Fri Aug 1, 2014, 01:48 AM
pnwmom (77,084 posts)
14 yr. old Liberian boy donates a pint of his blood to Dr. Brantley, the Ebola doctor
who has contracted the disease.
The 14 year old's life was saved by Dr. Brantley, and he's hoping to help save Dr. Brantley's in return.
If you pray, please pray for all these workers and patients.
This story was from Fox. So be it. I didn't see it anywhere else.
In a statement posted on the organization’s website, Samaritan’s Purse president Franklin Graham said an experimental serum arrived in the country Wednesday, but there was only enough for one person.
“..Dr. Brantly asked that it be given to Nancy Writebol,” said Graham. “However, Dr. Brantly received a unit of blood from a 14-year-old boy who had survived Ebola because of Dr. Brantly’s care. The young boy and his family wanted to be able to help the doctor that saved his life.”
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14 yr. old Liberian boy donates a pint of his blood to Dr. Brantley, the Ebola doctor (Original post)
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Response to jberryhill (Reply #10)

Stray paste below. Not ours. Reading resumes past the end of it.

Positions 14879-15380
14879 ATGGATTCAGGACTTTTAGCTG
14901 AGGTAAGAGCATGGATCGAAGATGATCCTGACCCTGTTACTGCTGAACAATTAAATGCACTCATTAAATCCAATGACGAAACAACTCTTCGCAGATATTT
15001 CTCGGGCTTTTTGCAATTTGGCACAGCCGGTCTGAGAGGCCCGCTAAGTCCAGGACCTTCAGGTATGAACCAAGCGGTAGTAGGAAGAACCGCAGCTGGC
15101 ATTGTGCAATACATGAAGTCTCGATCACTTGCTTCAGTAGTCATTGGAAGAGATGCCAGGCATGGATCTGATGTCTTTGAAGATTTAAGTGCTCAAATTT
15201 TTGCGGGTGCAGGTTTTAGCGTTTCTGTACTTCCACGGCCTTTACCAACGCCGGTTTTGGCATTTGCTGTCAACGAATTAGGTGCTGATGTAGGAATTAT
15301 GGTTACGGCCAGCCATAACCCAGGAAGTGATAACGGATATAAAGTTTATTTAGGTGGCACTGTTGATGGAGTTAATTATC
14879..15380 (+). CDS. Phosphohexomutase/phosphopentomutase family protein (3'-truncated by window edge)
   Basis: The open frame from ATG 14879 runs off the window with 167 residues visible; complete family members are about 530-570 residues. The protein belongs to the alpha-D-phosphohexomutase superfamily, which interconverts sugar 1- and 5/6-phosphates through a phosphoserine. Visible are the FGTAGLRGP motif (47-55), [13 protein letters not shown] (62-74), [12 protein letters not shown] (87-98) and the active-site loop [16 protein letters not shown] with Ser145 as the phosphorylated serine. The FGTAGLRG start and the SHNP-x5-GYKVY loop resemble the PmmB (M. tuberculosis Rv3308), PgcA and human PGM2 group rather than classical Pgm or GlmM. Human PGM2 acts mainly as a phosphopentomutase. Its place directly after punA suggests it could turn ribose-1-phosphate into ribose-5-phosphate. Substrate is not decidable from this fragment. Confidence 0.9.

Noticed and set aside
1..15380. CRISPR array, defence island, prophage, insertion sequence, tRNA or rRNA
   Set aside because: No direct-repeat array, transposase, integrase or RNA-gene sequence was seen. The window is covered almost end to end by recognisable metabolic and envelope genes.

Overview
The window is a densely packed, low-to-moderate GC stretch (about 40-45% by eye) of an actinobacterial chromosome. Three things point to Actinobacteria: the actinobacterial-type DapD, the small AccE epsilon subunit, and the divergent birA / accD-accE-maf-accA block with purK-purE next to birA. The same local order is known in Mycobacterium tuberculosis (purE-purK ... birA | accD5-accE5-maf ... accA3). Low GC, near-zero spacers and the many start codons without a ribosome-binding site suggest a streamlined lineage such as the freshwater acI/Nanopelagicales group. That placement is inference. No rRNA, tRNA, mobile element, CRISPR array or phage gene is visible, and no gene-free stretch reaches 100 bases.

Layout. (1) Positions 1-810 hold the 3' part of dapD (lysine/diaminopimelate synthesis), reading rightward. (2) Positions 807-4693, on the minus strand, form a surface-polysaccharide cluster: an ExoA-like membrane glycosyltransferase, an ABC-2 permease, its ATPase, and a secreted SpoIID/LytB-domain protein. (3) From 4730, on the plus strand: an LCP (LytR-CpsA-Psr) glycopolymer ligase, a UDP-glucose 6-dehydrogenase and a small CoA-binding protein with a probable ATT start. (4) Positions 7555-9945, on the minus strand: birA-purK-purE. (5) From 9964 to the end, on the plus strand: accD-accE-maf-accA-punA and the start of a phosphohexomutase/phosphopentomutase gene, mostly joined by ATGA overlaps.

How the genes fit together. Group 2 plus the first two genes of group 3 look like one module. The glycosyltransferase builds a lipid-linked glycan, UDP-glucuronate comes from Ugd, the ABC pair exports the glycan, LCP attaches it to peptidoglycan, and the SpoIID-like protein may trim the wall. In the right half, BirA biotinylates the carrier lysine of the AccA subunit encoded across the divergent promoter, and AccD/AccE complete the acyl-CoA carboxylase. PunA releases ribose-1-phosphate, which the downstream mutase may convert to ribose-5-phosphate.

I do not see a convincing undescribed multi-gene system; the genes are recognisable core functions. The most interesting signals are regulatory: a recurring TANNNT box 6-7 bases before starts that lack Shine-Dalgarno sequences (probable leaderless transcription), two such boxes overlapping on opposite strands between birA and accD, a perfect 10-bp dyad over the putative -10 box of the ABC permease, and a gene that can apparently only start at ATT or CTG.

Fri Aug 1, 2014, 02:38 AM
pinboy3niner (50,619 posts)
But you may have set a record here. Deuces and triples have been known to occur during DU server maintenance, but I've never seen a fourper (quadrupost?) before.
Response to pnwmom (Original post)
Fri Aug 1, 2014, 01:57 AM
pnwmom (77,084 posts)
6. Could a 14 year old do that with his parents consent -- which is the case here.
That's a good question. I think it might be allowed, with the parents' consent, under the exception that allows for a donation "where their blood has special medical value for a particular patient."
Here's what the Red Cross has to say:
In-Depth Discussion of Age and Blood Donation
Those younger than age 17 are almost always legal minors (not yet of the age of majority) who cannot give consent by themselves to donate blood. (Each state determines its own age of majority, which can be different for different activities.)
Persons under the age of 17 may, however, donate blood for their own use, in advance of scheduled surgery or in situations where their blood has special medical value for a particular patient such as a family member.